The now-infamous 2014 Catholic Synod of Bishops on marriage and the family ended this weekend, and anyone who was waiting with bated breath for some kind of change in Catholic doctrine or practice will have to keep waiting—perhaps indefinitely. Going into the Synod, by far the biggest question under discussion was whether remarried Catholics should be allowed to receive communion, with some Catholic clergy strenuously advocating for a relaxation of the current prohibition. When a preliminary draft of a report on the discussion was released last week, midway through the gathering, some of the language about cohabiting couples and homosexuals caused a stir. The American media got excited over what they saw as a shift in the Church’s sexual ethics, while traditionalists were dismayed by what they saw as a betrayal of the Church’s mission of clearly articulating the Catholic position.At the time, we argued that much of the reaction was more heat than light. Nothing in the document, which was itself non-binding, signaled a shift in Catholic doctrine. We also argued that a final report would probably reflect the criticisms many Catholics had about the tone of the interim report. That seems to be exactly what happened, via the NYT:
The preliminary version of the report set off a furor, with phrases implying that the church was shifting toward understanding and acceptance of gay couples. Earlier on Saturday, before the final report was issued, Cardinal Gianfranco Ravasi of Italy said it would be “welcoming” to gays, but not approving of them. […]The final document drops the language in the preliminary draft that spoke of “welcoming” gays and that they had “gifts and qualities to offer to the Christian community.” The final version says that gays must be met with “respect and sensitivity,” phrasing also in the church’s catechism, but emphatically asserts there is no basis whatsoever for comparing same-sex unions to marriage between a man and a woman.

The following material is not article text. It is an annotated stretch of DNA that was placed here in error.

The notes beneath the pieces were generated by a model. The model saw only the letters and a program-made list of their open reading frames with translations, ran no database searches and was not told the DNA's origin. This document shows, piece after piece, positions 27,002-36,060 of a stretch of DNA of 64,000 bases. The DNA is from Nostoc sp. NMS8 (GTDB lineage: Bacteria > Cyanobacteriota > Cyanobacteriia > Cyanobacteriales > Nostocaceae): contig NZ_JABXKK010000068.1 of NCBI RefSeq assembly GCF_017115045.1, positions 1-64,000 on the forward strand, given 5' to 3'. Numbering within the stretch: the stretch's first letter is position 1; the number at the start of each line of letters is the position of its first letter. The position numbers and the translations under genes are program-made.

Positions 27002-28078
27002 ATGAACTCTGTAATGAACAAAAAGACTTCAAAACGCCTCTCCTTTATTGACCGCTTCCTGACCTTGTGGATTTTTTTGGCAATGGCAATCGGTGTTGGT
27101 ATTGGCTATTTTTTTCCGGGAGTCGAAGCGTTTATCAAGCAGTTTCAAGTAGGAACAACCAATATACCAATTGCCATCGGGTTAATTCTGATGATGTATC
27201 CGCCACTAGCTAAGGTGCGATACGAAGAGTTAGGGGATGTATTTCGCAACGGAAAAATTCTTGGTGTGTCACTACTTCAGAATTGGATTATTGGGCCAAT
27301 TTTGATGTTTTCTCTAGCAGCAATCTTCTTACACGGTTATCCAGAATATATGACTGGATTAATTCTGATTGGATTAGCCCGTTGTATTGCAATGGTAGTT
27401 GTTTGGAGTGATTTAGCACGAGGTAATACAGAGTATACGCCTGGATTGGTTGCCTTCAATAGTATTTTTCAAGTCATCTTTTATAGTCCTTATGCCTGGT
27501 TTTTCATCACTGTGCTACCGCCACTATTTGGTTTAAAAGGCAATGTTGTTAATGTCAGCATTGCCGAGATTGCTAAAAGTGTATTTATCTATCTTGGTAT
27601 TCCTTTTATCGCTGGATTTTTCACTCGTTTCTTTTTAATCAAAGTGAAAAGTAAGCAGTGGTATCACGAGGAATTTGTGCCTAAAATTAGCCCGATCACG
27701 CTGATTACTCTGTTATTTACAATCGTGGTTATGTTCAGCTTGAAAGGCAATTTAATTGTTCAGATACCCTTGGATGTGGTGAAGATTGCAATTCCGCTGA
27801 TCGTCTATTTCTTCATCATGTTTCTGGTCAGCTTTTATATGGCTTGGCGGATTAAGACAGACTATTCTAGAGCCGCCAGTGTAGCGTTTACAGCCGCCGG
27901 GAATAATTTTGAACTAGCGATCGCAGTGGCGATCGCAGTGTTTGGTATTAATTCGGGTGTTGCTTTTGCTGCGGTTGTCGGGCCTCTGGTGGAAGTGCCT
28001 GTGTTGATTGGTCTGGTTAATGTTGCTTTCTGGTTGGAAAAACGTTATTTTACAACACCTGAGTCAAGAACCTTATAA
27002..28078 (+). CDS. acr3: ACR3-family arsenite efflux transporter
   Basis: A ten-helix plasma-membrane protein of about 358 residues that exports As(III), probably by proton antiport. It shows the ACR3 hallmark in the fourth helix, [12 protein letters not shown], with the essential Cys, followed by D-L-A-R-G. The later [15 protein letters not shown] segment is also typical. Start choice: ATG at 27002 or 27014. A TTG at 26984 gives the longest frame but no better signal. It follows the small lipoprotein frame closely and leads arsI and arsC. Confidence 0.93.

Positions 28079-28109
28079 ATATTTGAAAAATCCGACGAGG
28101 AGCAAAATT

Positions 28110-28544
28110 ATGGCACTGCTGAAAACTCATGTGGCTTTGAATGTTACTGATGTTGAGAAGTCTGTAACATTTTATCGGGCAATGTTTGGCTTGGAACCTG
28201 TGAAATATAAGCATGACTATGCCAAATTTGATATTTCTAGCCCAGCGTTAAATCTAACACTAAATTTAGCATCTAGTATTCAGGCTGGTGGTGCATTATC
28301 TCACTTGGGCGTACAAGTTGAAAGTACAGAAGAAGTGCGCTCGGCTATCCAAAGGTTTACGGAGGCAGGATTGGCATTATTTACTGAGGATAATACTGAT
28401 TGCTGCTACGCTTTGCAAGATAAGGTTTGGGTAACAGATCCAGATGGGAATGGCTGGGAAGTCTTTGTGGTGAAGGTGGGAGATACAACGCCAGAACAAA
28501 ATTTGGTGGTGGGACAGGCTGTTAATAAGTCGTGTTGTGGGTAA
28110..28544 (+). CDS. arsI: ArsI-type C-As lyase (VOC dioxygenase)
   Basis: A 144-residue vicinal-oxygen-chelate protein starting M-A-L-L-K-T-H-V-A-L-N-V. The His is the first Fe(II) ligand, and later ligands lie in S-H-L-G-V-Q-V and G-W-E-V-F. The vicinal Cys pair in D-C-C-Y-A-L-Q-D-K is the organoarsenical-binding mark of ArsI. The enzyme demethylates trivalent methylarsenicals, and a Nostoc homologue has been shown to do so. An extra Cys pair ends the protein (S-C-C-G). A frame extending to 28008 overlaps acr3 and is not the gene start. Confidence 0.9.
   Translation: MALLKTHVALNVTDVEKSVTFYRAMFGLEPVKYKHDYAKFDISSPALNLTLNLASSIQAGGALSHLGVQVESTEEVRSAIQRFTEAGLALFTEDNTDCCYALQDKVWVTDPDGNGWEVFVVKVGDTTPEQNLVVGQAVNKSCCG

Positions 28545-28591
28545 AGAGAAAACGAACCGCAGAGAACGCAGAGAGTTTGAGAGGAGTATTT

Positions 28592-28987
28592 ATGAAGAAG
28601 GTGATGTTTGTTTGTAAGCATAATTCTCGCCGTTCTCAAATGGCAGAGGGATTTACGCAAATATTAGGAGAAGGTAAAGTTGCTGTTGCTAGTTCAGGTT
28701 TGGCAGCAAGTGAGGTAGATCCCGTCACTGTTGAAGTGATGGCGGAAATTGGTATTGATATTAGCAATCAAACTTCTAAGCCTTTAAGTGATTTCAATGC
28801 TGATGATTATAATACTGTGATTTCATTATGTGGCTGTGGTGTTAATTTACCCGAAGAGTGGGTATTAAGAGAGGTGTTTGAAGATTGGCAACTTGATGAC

The Synod may leave some observers with the suspicion that this was just the first step in the Vatican’s slow move to liberalize its teachings. Insofar as old issues once considered closed under John Paul II and Benedict XIV now appear to be “up for discussion” again, that may be a reasonable response. But when push comes to shove, next year’s larger gathering of Bishops on this same topic is likely to end just the way this one did: with a re-affirmation of Catholic doctrine mixed up with enough nods towards pastoral mercy and openness to leave everyone clinging to some sense of victory.